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Full text of "Stout Alumnus, Summer 1971"

^TOUT STATE UNIVERSITY - MEWOMONIE, WISCONSIN 54751 



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If the Stout alumni were asked 
to name a faculty member they 
best remember from their college 
days, many of them would men- 
tion Merle Price. As dean of 
men and later dean of students, 
Price has been a friend, compan- 
ion and leader for countless Stout 
students. He will retire this 
summer after nearly 42 years 
of service at the university. 

In announcing the retirement 
plans, Ealph Iverson, vice-presi- 
dent for student services, des- 
cribed Price as a man who "has 
probably contributed moi^e than 
anyone else to assure student 
welfare would be placed first at 
Stout." Iverson said "He was 
equally effective in his ability to 
woi-k with faculty members and 
was able to bridge the gan be- 
tween faculty and students'." 




Iverson 



Through Price's efforts Stout 
became an early leader in student 
government. He was instrumen- 
tal in forming the university's 
first student senate anxi involving 
students in administration. Price 
was also responsible for opening 
Stout's first student union, 

As both a teacher and an ad- 
ministrator, he has maintained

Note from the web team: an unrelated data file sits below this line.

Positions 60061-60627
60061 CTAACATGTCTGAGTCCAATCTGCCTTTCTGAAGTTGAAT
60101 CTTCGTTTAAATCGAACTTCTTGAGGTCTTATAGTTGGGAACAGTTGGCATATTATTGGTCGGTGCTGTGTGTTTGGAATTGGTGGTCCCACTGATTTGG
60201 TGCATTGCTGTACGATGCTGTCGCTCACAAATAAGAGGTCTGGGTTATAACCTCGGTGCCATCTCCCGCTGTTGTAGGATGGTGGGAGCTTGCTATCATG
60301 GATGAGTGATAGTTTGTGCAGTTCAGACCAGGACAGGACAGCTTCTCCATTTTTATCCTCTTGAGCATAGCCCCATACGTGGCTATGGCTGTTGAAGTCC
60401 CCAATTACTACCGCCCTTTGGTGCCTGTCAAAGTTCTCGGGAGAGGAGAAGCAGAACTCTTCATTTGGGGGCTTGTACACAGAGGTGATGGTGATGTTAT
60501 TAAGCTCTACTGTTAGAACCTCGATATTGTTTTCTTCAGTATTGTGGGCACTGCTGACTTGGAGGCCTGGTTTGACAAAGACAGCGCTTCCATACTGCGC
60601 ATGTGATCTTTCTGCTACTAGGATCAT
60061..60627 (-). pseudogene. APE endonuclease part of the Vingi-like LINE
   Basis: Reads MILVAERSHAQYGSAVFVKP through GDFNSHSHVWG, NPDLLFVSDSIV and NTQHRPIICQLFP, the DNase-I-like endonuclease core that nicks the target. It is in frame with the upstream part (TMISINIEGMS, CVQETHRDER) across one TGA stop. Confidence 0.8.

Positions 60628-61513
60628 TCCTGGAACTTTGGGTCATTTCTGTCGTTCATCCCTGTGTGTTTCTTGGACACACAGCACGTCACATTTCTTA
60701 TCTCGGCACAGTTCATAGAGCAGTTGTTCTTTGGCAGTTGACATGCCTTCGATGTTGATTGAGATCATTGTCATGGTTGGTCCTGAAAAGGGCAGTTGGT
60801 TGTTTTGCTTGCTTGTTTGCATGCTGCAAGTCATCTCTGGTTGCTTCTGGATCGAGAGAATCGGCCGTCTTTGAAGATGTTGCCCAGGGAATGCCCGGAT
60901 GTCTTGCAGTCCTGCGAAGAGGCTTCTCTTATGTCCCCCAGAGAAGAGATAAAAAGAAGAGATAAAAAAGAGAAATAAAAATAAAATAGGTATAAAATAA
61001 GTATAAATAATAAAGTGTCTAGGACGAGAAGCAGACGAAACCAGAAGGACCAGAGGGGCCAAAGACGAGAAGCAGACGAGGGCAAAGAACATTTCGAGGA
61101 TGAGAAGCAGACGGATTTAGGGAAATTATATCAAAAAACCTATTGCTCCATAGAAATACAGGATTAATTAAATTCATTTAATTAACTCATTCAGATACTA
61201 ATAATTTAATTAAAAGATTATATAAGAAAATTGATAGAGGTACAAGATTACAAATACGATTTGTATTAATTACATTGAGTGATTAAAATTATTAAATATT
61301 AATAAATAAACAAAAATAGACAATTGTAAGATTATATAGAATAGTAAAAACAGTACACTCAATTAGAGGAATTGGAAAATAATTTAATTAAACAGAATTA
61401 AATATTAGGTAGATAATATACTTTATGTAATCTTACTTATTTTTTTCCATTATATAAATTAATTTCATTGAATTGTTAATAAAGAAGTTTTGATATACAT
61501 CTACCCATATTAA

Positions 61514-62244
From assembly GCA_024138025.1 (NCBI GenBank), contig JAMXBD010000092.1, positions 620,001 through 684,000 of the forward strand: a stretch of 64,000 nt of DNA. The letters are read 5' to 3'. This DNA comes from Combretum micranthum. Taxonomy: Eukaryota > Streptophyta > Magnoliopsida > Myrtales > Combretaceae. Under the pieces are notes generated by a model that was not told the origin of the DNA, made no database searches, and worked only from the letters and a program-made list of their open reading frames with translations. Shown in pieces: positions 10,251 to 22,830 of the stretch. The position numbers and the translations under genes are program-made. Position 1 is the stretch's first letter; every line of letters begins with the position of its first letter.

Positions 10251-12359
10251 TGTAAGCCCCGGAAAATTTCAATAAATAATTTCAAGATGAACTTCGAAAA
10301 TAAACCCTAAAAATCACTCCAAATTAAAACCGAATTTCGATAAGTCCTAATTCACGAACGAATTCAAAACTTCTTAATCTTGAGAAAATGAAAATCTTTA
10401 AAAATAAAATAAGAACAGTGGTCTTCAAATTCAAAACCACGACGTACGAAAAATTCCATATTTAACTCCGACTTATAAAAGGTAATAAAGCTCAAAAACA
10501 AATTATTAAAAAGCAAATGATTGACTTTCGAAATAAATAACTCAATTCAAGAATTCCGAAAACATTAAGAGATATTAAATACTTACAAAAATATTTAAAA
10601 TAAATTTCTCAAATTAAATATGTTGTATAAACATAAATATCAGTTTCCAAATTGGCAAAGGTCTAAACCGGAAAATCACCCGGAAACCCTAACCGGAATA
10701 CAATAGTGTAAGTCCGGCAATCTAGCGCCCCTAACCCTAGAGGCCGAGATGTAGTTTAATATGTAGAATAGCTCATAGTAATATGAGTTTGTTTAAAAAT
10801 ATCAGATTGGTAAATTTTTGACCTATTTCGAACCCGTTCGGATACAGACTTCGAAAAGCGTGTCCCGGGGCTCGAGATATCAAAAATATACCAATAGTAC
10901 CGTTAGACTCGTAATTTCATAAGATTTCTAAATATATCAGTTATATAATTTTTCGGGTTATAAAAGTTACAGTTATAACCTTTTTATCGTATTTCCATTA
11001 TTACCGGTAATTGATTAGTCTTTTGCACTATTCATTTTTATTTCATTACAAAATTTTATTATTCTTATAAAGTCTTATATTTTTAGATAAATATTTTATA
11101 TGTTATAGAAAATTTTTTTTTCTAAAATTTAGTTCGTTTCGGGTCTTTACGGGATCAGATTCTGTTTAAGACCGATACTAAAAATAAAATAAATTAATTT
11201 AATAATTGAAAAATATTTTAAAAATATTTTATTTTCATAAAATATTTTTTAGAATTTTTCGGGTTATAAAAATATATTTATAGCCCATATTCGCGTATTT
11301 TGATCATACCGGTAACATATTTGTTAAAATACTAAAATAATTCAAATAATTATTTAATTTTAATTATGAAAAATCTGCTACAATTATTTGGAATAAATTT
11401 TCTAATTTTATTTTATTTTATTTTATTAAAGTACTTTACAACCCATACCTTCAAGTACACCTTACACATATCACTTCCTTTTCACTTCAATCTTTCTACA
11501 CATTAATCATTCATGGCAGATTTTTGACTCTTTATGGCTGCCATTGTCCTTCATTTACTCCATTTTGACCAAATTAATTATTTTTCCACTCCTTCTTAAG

a close rapport with students. 
He feels that understanding is 
the key to bridging the genera- 
tion gap. "I think there can be 




a generation gap between people 
20. and 30," he said. "I also think 
there can be very close contact 
between people 20 and 80." He 
pointed out that it is a mistake 
to thmk that age is an important 
factor in communication. "It's a 
matter of understanding and 
taking an interest in other 
people," he said. 

Price has an optimistic f eehng 
for today's young people. "This 
generation is more frank; more 
out in i:he open with their prob- 
lems," he commented. "I think 
they have taught us a good deal," 

Turning to his philosophy on 
student government, Price said, 
"Students are more aware of stu- 
dents' needs than anybody else." 
He explained that by involving 
students in decision-making the 



university becomes better at- 
tuned to student attitudes. "By 
and large if students are given 
the responsibility they will ac- 
cept it," he added. 

A University of Minnesota 
graduate, Price served as piinci- 
pal of Grand Marais High School 
and acted as a teaching assistant 
at Minnesota before coming to 
Stout in 1929. 

He plans to continue to reside 
in Menomonie, where he can 
maintain contact with the uni- 
versity community. "I'm going 
to miss Stout but I'll be close by," 
he said. 

Succeeding Price will be Sam-- 
uel Wood, assistant to the vice- 
president for student services. 
Wood has been at Stout since 
1984. 



A Charge to the Graduates 



During spring commencement 
exercises, Merle Price loas the 
faculty representative in the 
"Charge to the Grachtates." His 
remarks, reprinted heloto, sum- 
marize his message to today's 
youth. 

Well, here we are again, I be- 
lieve that when you first entered 
Stout, I had an opportunity to 
greet you at the opening convo- 
cation. Most of us haven't met 
since; this is one of the results 
of growth, Now we are com- 
mencing: you to start your life's